In another one of those famous Cape May "You never know what might happen next" moments, Tom Johnson texted the news that an American White Pelican was passing west over Cape May Point (spotted by Liza Gray). I snatched a quick moment from the office and managed to see its back end disappearing towards the bay - a tick for my Northwood Center list! Even more unexpectedly, a few minutes later, Tom texted that the bird was heading back west towards the Hawkwatch and it was then shortly reported heading north over West Cape May by Tom Reed. The saga continued this morning, as what was presumably the same bird appeared heading southward over Higbee Dike and proceeded to spend at least half an hour soaring over the west side of the peninsula in the Higbee's Beach WMA area.
Though the Upland Sandpiper showed well at Higbee's yesterday afternoon, it was not found this morning as far as I know - but maybe it will pop up again this weekend. This bird has proven to be very approachable, but please respect the bird and remember that Higbee's can attract large numbers of people, so give it space if there are more folks around. I would also please urge anyone to ask people yet again not to trample all over the Rye crop that has been sown in the first field at Higbee's. Despite my request, many people continue to walk all over it, even after having been asked nicely not to.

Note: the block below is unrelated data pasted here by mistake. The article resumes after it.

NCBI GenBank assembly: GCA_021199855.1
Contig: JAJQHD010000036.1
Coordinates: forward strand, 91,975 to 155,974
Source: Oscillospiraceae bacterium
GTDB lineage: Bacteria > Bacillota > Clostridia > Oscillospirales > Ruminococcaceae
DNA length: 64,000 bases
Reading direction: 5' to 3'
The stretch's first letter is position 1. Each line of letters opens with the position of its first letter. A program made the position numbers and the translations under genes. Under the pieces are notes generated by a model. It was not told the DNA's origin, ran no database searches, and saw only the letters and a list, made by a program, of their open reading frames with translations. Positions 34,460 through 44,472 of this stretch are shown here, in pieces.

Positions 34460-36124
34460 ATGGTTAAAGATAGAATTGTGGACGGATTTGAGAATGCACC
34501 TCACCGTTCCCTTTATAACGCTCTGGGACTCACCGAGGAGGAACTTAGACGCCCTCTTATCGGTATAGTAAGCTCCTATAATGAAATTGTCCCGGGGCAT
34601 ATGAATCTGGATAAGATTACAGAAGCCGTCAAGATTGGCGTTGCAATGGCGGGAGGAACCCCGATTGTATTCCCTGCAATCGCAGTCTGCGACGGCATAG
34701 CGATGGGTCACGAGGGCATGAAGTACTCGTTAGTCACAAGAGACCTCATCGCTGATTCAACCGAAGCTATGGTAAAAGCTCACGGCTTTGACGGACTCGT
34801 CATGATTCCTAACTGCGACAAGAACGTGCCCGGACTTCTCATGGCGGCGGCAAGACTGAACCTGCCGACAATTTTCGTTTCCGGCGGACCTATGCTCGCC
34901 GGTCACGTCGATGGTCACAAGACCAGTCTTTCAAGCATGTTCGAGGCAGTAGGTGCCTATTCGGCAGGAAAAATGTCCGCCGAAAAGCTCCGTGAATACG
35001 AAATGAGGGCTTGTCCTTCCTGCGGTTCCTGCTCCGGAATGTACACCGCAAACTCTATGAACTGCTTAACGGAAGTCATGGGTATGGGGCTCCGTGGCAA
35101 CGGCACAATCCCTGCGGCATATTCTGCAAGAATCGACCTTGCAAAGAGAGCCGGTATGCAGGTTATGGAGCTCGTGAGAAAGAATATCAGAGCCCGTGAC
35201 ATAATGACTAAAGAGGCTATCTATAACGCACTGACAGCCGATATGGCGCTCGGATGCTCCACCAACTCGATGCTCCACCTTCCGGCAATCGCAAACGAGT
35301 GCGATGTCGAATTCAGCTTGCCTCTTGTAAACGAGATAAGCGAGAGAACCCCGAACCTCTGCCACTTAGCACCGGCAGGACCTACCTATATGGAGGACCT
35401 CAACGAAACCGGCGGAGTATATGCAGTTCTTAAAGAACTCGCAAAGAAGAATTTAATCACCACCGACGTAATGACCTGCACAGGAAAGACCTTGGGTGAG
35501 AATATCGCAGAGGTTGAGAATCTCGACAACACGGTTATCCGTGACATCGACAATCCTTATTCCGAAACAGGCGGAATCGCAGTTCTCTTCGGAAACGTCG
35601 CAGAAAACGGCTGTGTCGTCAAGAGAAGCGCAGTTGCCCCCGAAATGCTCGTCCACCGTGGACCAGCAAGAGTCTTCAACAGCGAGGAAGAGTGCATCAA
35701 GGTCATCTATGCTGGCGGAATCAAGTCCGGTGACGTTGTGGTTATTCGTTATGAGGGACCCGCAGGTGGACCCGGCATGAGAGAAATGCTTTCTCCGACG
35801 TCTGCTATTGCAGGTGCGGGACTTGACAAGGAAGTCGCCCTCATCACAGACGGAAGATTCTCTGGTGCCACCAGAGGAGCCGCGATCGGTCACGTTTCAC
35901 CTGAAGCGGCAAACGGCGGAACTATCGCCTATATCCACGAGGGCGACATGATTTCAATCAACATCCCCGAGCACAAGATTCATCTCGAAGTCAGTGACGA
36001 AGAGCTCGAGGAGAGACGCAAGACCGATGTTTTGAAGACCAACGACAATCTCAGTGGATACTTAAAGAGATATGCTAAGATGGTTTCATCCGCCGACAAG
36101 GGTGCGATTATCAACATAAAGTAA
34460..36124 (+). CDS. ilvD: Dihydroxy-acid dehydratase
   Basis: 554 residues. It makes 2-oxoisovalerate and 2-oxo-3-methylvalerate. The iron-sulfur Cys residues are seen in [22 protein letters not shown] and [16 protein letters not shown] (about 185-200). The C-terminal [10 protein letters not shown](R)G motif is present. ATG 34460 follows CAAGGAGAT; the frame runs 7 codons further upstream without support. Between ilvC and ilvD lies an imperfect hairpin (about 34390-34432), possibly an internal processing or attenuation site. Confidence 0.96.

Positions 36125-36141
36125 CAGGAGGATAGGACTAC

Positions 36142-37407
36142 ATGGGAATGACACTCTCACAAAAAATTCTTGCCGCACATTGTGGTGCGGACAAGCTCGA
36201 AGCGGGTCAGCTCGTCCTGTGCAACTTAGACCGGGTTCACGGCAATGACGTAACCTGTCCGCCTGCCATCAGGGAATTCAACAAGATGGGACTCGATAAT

Higbee's was pretty busy this morning with Golden-crowned and Ruby-crowned Kinglets, Swamp, Song and White-throated Sparrows, Northern Flickers, Red-eyed Vireos, Northern Parulas and Blackpoll Warblers being the commonest species. A Yellow-billed Cuckoo was seen in the third field and Common Loons are now regularly passing overhead. At least three Nashville Warblers were at Higbee's this morning. Megan Crewe reported six Snow Geese south off Stone Harbor and the Seawatch at Avalon reported female Common Eider and male Redhead. A male Ring-necked Duck appeared at Lightouse Pond, the first of the fall as far as I have heard.
The weather isn't set for a big fall of birds this weekend, but it should be settled enough for a continued southerly drift of birds, so there should be plenty to look out for!